Copyright assignment can be ethical, and can unify a project under common ownership, or it can be misused to impose control and bypass the GPL, indemnify the code against patent infringement, and subvert the developers' intent in contributing to an 'open source' project.

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cendrars's picture
Created by cendrars 7 years 1 week ago – Made popular 7 years 1 week ago
Category: Legal   Tags:
lozz's picture


7 years 1 week 5 days 20 hours ago


Neither assigned nor sold

I think that copyright ownership should always reside with the original authors and cannot be either assigned or sold. I don't think corporate bodies should be permitted to own any copyright.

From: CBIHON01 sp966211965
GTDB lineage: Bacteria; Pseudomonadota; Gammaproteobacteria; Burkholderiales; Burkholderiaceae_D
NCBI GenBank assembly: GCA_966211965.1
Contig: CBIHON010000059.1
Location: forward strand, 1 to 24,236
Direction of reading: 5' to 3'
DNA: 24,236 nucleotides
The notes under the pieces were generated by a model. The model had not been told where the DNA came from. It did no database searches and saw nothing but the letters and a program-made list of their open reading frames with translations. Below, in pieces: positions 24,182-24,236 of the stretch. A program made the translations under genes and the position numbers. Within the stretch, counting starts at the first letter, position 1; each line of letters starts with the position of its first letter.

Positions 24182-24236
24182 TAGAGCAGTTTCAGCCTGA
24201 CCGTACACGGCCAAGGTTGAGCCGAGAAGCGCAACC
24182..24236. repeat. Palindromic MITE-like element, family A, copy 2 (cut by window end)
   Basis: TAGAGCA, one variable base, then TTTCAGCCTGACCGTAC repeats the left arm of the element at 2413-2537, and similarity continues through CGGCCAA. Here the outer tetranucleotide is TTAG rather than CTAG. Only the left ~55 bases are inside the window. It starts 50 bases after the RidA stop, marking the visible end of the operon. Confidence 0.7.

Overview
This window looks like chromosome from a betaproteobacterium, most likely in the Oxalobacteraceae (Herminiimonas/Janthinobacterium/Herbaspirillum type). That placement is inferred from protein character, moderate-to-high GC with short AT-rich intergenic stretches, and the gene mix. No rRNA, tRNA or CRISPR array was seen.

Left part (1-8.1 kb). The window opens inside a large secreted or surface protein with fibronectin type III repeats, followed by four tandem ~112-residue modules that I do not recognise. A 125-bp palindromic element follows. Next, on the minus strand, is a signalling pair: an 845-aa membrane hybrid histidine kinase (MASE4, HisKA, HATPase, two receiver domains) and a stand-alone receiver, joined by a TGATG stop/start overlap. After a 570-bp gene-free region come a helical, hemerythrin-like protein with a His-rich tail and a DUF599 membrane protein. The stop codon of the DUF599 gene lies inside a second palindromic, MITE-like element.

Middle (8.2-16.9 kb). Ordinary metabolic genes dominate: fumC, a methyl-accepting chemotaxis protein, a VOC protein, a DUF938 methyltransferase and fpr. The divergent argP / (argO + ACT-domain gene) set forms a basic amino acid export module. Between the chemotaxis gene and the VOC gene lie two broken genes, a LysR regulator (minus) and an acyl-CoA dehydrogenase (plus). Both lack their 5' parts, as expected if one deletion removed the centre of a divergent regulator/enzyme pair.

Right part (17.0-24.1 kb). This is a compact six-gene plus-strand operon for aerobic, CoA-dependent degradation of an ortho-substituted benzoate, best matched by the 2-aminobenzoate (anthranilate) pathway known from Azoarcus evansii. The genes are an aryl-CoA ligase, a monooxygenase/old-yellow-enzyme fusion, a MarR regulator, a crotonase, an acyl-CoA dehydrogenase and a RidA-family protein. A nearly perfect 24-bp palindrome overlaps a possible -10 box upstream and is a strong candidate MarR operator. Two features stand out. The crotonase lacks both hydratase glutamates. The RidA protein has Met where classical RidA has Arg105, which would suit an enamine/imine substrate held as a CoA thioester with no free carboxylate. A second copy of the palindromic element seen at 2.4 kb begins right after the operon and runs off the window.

J.B.Nicholson-Owens's picture


7 years 1 week 5 days 12 hours ago


FSF never asked for copyright assignment on "GPL code".

The article claims that the "FSF has always recommended that the ownership of GPL code be assigned to the FSF". This is not true.

To explain: the GNU General Public License (GNU GPL or GPL for short) is a copyright license. The Free Software Foundation (FSF) is an organization advocating for software freedom, and author of the GPL.

The h-online.com article links to http://www.gnu.org/licenses/why-assign.html as a source for the aforementioned claim. If you read that link you find that the "FSF requires that each author of code incorporated in FSF projects provide a copyright assignment".

Not all works licensed under the GPL are FSF projects. Most GPL'd works are not FSF projects. They happen to use the license the FSF wrote, but they are not under the aegis of the FSF.